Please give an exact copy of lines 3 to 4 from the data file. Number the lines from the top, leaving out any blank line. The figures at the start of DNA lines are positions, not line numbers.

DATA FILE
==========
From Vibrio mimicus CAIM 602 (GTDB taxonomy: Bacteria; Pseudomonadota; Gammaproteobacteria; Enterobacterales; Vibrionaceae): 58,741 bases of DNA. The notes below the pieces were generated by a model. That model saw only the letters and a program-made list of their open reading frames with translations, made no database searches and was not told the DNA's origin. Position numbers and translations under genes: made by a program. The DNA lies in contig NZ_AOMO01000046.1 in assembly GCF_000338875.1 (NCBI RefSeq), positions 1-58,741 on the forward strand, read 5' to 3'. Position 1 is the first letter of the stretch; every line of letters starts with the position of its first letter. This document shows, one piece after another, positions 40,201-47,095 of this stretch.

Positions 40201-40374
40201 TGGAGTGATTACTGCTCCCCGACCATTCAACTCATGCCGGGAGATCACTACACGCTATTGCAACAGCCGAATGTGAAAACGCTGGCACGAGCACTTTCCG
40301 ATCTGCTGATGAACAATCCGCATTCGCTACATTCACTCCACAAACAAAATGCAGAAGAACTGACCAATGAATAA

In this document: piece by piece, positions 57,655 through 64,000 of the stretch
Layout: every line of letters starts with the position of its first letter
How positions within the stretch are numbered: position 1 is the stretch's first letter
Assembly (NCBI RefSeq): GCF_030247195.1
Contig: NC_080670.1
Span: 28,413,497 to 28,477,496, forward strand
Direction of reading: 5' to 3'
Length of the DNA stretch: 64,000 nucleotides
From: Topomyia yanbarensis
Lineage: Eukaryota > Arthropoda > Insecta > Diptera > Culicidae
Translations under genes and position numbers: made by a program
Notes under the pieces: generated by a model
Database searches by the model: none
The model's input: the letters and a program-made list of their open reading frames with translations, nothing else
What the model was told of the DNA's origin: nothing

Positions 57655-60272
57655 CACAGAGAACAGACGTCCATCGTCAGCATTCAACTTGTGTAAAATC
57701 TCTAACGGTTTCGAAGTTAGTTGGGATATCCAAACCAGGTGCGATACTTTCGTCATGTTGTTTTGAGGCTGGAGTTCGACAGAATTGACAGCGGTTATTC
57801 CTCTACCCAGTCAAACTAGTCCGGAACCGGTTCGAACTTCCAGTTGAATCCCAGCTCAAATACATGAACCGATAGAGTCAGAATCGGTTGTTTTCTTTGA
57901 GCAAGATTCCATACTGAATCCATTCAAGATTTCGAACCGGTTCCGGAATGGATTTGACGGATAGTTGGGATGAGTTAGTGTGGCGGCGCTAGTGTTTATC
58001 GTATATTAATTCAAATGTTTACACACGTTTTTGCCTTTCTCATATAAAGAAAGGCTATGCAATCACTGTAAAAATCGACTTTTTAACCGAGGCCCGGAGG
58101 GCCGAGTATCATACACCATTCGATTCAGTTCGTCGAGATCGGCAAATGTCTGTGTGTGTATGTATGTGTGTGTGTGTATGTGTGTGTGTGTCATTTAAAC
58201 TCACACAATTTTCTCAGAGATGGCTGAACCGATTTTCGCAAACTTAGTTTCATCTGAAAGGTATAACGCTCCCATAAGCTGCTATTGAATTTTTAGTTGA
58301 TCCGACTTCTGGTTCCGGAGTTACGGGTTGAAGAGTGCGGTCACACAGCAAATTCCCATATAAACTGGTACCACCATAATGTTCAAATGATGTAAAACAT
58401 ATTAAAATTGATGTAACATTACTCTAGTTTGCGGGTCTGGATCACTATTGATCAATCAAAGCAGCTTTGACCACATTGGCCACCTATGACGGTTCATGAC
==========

40201 TGGAGTGATTACTGCTCCCCGACCATTCAACTCATGCCGGGAGATCACTACACGCTATTGCAACAGCCGAATGTGAAAACGCTGGCACGAGCACTTTCCG
40301 ATCTGCTGATGAACAATCCGCATTCGCTACATTCACTCCACAAACAAAATGCAGAAGAACTGACCAATGAATAA